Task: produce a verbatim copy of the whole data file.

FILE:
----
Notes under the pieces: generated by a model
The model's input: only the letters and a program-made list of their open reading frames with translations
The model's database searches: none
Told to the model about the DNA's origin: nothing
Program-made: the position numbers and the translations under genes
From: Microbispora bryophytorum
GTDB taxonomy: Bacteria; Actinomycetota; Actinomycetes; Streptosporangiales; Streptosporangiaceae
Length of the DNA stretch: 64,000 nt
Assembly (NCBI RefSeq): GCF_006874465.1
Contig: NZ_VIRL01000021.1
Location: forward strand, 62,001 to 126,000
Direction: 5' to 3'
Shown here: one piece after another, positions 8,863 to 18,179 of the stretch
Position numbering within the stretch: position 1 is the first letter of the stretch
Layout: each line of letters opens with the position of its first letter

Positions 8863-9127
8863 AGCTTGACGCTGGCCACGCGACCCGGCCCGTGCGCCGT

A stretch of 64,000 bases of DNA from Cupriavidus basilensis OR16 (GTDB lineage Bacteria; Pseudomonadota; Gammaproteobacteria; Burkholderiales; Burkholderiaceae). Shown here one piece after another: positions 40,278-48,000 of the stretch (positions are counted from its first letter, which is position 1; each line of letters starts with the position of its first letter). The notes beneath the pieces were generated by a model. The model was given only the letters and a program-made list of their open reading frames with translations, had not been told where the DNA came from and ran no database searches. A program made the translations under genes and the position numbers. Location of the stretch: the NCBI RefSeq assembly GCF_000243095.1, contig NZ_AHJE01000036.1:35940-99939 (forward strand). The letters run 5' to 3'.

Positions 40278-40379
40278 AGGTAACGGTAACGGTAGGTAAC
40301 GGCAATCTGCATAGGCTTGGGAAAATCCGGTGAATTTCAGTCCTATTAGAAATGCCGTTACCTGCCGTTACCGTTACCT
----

Notes under the pieces: generated by a model
The model's input: only the letters and a program-made list of their open reading frames with translations
The model's database searches: none
Told to the model about the DNA's origin: nothing
Program-made: the position numbers and the translations under genes
From: Microbispora bryophytorum
GTDB taxonomy: Bacteria; Actinomycetota; Actinomycetes; Streptosporangiales; Streptosporangiaceae
Length of the DNA stretch: 64,000 nt
Assembly (NCBI RefSeq): GCF_006874465.1
Contig: NZ_VIRL01000021.1
Location: forward strand, 62,001 to 126,000
Direction: 5' to 3'
Shown here: one piece after another, positions 8,863 to 18,179 of the stretch
Position numbering within the stretch: position 1 is the first letter of the stretch
Layout: each line of letters opens with the position of its first letter

Positions 8863-9127
8863 AGCTTGACGCTGGCCACGCGACCCGGCCCGTGCGCCGT

A stretch of 64,000 bases of DNA from Cupriavidus basilensis OR16 (GTDB lineage Bacteria; Pseudomonadota; Gammaproteobacteria; Burkholderiales; Burkholderiaceae). Shown here one piece after another: positions 40,278-48,000 of the stretch (positions are counted from its first letter, which is position 1; each line of letters starts with the position of its first letter). The notes beneath the pieces were generated by a model. The model was given only the letters and a program-made list of their open reading frames with translations, had not been told where the DNA came from and ran no database searches. A program made the translations under genes and the position numbers. Location of the stretch: the NCBI RefSeq assembly GCF_000243095.1, contig NZ_AHJE01000036.1:35940-99939 (forward strand). The letters run 5' to 3'.

Positions 40278-40379
40278 AGGTAACGGTAACGGTAGGTAAC
40301 GGCAATCTGCATAGGCTTGGGAAAATCCGGTGAATTTCAGTCCTATTAGAAATGCCGTTACCTGCCGTTACCGTTACCT